Search Results: (1-8 of 8 records)
|REL 2021117||Exploring the Potential Role of Staff Surveys in School Leader Evaluation
The Mid-Atlantic Regional Educational Laboratory partnered with the District of Columbia Public Schools (DCPS) to explore the potential use of teacher surveys in school leader evaluation. The DCPS evaluation system, like many others, currently consists of two components: an assessment on how well a school performs on a set of student achievement metrics (such as proficiency on standardized tests) and an assessment by a supervisor of the principal’s leadership across multiple domains. Incorporating teacher surveys could provide an additional perspective on principals’ leadership and performance. Examining data from two teacher surveys that DCPS has used (Panorama and Insight), the study found that:
Overall, our findings suggest that it could be useful for DCPS to use elements of teacher surveys to bring in teachers’ perspectives on principals’ leadership related to instruction, talent, and school culture. Other districts may also wish to consider employing teacher surveys to gain an additional perspective on principals from staff who interact with the principal every day.
|WWC 2021003||National Institute for School LeadershipTM (NISL) Intervention Report
This What Works Clearinghouse (WWC) intervention report summarizes the research on National Institute for School LeadershipTM (NISL). NISL is a professional development program that aims to develop effective, strategic school leaders focused on preparing schools to provide high-quality instruction in a supportive learning environment. NISL professional development consists of 12 two-day units that are offered over 12 to 15 months. As part of the program, school leaders learn how to apply NISL's teacher coaching model to support teachers in core content areas. No studies of NISL that fall within the scope of the WWC review met WWC standards. Because no studies met standards, the WWC is unable to draw any conclusions at this time about the effectiveness of NISL on student, teacher, or school leader outcomes.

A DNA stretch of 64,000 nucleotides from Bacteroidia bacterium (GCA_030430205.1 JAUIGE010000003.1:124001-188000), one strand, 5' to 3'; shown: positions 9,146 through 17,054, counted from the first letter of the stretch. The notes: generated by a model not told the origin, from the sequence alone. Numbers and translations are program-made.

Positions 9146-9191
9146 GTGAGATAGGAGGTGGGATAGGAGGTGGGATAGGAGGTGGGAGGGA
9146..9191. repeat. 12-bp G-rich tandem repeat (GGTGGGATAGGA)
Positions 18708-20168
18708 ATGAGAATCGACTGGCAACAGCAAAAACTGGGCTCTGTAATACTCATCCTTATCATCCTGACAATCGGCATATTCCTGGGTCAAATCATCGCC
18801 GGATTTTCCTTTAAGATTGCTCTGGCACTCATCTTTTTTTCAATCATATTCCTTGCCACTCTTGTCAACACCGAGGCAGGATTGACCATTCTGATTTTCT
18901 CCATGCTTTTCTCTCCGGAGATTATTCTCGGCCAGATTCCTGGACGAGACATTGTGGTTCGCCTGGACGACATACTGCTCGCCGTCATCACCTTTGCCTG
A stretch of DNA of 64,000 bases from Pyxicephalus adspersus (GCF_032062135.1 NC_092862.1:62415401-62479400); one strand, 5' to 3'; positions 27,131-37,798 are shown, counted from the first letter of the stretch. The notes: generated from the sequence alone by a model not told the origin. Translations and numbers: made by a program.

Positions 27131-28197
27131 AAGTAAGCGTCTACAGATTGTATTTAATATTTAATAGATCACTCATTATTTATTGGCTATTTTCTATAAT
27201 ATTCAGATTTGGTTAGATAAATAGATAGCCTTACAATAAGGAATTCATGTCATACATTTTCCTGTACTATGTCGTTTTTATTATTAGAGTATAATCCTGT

|NCEE 20200002||The Effects of a Principal Professional Development Program Focused on Instructional Leadership
Helping principals improve their leadership practices is a common use of federal funds and one way to improve instruction and student achievement. This study sought to better understand the effectiveness of an intensive principal professional development program focused primarily on helping principals conduct structured observations of teachers' classroom instruction and provide targeted feedback based on those observations. The report found that the program did not change principal practices as intended or improve students' achievement. However, improvements in some of the targeted principal practices were positively associated with improved student achievement. Attention on how to change these practices might be a potential avenue for improving the program.